Do You Hear What I Hear?
December 2022 Issue — Pink Prescriptions
Do You Hear What I Hear?
Hearing is one of those things most of us take for granted. Unfortunately, most of us will eventually experience impaired, or at least dulled, hearing as we age. However, there are experts out there who can help us maintain our hearing for as long as possible. There is also good news in that hearing enhancements are getting better and more technologically advanced all the time. That’s not to say crank up the leaf blower and put your earbuds in, but keep reading, and you will find intriguing information about how to protect your hearing and what to do when people start asking, “Can you hear me now?”
Christina Gwozdz, MD, Hilton Head Regional Healthcare
What are treatment options for hearing loss?
Treatment options are varied, depending on the cause of the hearing loss. Treatments may include wax or foreign body removal from the ear canal, clearing an infection with medication, surgically placing a tube in the eardrum to drain fluid buildup, surgically patching a hole in the eardrum, repairing the hearing bones, or being fit with a traditional hearing aid, bone-anchored hearing aid, or undergoing cochlear implantation.
How can I prevent my hearing loss from getting worse?
In order to prevent further hearing loss, it is important for the loss to be properly diagnosed and treated by professionals—an audiologist and otolaryngologist. Loud noises are damaging to one’s hearing, so wear hearing protection when exposed to noise (power tools, lawn mower, leaf blower, firearms, etc.).
Can earwax cause hearing loss?
Yes, ear wax in sufficient quantity can cause hearing loss.
Is it okay to use cotton swabs to clean my ears?
Cotton swabs should only be used at the ear opening to remove wax in a healthy ear. The wax naturally migrates down the ear canal to the opening, so wax can be scooped out at the opening with a swab. Inserting the swab down the ear canal is unwise; it can further impact wax, or cause more serious problems, such as bleeding or a punctured eardrum. If a wax impaction is present, the best way to remove it is to seek professional care.
When should I consider getting hearing aids?
You should considered hearing aids after you have been properly evaluated by an otolaryngologist and audiologist, and only if they recommend you be fitted with aids. Many companies and providers sell hearing aids, but these devices vary greatly in quality and value for your money. You will be best served if you are fitted by a professional. An audiologist has the most education, training and expertise in hearing aid fitting. Hearing loss is a common problem, especially for older adults. Approximately one in three adults ages 65-74 has hearing loss, while half of people 75 and older have hearing difficulty. Older adults with untreated hearing loss have a higher risk for developing dementia. Wearing appropriately fitted amplification supports brain health and improves the quality of life for you and your loved ones. Being engaged in conversations around you allows you to maintain positive relationships with family and friends.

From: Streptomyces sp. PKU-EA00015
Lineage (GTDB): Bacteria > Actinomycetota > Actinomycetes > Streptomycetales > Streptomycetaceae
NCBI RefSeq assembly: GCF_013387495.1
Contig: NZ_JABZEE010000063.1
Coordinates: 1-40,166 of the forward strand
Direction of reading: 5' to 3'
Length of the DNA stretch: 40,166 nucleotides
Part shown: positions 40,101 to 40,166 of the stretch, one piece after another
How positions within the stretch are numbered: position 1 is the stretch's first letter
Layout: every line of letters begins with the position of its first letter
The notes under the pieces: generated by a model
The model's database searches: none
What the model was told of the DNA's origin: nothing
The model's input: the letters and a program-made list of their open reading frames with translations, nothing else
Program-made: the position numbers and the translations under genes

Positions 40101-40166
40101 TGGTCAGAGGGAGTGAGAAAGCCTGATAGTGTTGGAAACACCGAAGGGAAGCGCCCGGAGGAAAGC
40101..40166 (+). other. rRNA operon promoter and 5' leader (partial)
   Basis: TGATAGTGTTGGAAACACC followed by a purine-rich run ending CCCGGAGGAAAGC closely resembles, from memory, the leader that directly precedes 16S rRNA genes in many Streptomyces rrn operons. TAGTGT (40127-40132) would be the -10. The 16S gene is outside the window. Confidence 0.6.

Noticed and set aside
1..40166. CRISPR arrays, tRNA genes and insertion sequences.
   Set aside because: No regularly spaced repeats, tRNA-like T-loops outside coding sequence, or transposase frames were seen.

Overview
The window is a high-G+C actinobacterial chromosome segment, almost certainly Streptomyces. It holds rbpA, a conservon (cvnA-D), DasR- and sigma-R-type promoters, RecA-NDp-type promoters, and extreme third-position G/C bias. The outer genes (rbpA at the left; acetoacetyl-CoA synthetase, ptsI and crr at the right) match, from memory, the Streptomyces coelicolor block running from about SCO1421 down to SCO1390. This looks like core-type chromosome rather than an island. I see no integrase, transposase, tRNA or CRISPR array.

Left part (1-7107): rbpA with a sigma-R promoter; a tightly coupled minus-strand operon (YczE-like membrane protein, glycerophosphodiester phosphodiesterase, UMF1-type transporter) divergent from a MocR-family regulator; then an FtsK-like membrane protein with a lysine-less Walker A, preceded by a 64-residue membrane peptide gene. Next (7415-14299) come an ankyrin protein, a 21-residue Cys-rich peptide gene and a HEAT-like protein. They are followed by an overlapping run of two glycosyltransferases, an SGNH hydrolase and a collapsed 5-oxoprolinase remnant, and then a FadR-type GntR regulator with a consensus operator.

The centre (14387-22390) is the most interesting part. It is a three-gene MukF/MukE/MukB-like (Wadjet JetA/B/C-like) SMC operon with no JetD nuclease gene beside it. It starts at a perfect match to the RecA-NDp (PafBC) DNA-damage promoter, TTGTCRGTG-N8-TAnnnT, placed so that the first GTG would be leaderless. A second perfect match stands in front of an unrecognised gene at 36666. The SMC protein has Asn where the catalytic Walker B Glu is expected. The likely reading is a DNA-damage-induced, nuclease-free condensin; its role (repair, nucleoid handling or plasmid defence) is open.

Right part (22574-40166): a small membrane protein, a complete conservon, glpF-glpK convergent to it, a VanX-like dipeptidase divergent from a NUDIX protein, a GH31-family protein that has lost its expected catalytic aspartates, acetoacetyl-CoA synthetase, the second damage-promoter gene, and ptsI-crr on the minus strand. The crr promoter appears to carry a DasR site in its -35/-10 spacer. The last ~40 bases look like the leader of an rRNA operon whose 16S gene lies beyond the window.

Board Certified Christina Gwozdz, MD is the owner of Palmetto Ear, Nose and Throat, P.A. She graduated with her medical degree from Cornell University and is a Fellow for the American Academy of Otolaryngology and a member of the American Board of Otolaryngology, SC Medical Association and SC Society of Otolaryngology/Head and Neck Surgery.
Robert Vyge, M.D. Beaufort Memorial Hospital
We have become a society of earphone users. Can these devices harm
Long term exposure to excessive loudness or volume certainly contributes to hearing loss. Both headphones and earbuds can adversely affect hearing depending on the volume of the noise or music. Noise-induced hearing loss may be worse with the use of ear buds versus headphones since with earbuds, despite being jammed into the ear canal, ambient noise is not blunted. As such, one may tend to increase the volume of the music, which in turn may cause more damage to one’s hearing.
Does hearing loss come with aging?
Can it be prevented?
Age-related hearing loss, also known as Presbycusis, is very common and occurs in most people to some degree as they get older. However, there are a lot of other factors that can contribute to hearing loss as one ages, such as years of excessive loud noise exposure (causing noise-induced hearing loss), family history of hearing loss, medical conditions such as Diabetes and certain medications.
There is no cure for age-related hearing loss but it can certainly be treated with hearing aids, or more advanced treatments such as a cochlear implant. Preventative measures, such as reducing one’s exposure to loud noises, may help reduce the degree of hearing loss.
What are safe ways to clean my ears?
I reiterate, do not use cotton swabs to clean your ears, as they can cause trauma to the ear canal, or worse to the delicate ear drum. If needed, use a gentle irrigation to clean out your ear canals. Baby oil, mineral oil drops or over-the-counter ear wax remover may help with excess wax removal, but if your ear feels full, it is better to see your medical professional. Follow this Rule: Never put anything in your ear canal smaller than your elbow!
Dr. Robert Vyge is a board-certified internal medicine physician with Beaufort Memorial Lady’s Island Internal Medicine in Beaufort. A Toronto native, he specializes in the prevention, diagnosis and treatment of acute and chronic illness.